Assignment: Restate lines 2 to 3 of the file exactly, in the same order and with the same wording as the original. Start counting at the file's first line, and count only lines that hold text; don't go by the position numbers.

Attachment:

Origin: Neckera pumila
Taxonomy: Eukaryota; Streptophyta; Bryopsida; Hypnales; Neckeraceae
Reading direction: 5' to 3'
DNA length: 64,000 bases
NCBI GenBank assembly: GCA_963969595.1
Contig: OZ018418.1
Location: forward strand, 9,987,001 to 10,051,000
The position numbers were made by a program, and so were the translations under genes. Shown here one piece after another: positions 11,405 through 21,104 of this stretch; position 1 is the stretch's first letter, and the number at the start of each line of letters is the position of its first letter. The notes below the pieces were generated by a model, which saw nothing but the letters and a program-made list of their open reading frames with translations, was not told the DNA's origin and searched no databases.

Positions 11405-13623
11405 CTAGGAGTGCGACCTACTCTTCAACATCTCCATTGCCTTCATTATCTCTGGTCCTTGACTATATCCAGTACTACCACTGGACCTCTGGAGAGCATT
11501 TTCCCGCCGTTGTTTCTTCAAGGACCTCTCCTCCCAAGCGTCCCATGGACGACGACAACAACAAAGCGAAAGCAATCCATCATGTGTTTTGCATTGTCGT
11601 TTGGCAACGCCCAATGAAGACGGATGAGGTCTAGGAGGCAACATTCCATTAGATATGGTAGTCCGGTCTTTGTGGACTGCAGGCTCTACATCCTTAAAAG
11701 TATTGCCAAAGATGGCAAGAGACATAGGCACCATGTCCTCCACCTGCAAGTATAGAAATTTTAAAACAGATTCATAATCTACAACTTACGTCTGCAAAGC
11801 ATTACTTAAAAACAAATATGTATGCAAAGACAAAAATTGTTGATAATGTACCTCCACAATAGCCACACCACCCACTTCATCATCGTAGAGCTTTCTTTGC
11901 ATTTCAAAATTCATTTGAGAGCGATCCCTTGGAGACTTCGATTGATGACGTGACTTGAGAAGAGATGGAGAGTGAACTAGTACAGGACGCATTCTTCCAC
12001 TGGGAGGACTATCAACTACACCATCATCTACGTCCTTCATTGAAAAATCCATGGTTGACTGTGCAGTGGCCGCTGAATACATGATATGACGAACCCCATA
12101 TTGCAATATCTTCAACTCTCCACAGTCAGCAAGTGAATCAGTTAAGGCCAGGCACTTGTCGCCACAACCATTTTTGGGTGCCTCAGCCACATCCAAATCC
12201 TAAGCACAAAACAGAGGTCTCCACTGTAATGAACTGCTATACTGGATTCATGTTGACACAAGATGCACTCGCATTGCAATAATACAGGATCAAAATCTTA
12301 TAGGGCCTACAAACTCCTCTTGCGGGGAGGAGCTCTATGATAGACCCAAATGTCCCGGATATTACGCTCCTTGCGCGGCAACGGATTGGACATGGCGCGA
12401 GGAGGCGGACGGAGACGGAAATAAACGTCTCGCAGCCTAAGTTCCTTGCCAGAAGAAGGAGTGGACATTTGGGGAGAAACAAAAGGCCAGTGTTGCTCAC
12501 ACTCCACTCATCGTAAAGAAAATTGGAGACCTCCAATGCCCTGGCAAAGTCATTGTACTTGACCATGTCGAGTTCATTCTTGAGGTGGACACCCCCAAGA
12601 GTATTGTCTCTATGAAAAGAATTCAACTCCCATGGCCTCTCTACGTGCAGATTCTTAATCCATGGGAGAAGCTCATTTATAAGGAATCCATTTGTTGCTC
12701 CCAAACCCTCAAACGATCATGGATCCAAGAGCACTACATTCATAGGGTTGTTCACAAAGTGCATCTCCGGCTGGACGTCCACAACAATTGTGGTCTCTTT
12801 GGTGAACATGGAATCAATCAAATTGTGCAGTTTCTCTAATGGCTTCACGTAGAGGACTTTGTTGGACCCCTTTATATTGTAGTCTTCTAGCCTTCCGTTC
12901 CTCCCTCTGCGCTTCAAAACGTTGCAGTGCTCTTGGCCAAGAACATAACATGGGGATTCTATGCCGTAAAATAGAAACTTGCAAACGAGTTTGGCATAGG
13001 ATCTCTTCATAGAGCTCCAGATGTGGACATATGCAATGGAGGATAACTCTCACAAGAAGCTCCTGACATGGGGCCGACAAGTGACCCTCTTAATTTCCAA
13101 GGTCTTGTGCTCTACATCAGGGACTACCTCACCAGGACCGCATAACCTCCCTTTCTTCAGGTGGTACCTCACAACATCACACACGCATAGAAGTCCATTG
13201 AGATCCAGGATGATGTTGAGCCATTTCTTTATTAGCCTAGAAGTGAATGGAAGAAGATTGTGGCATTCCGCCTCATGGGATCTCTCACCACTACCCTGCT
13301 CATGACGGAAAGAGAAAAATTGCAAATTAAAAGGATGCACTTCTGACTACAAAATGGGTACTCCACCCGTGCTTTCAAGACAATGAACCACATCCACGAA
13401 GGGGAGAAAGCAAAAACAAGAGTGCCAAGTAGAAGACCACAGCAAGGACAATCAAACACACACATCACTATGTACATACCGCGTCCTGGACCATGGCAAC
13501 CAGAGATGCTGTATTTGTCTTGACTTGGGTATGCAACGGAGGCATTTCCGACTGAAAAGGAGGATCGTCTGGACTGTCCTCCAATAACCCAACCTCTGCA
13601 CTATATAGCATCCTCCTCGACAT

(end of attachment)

Taxonomy: Eukaryota; Streptophyta; Bryopsida; Hypnales; Neckeraceae
Reading direction: 5' to 3'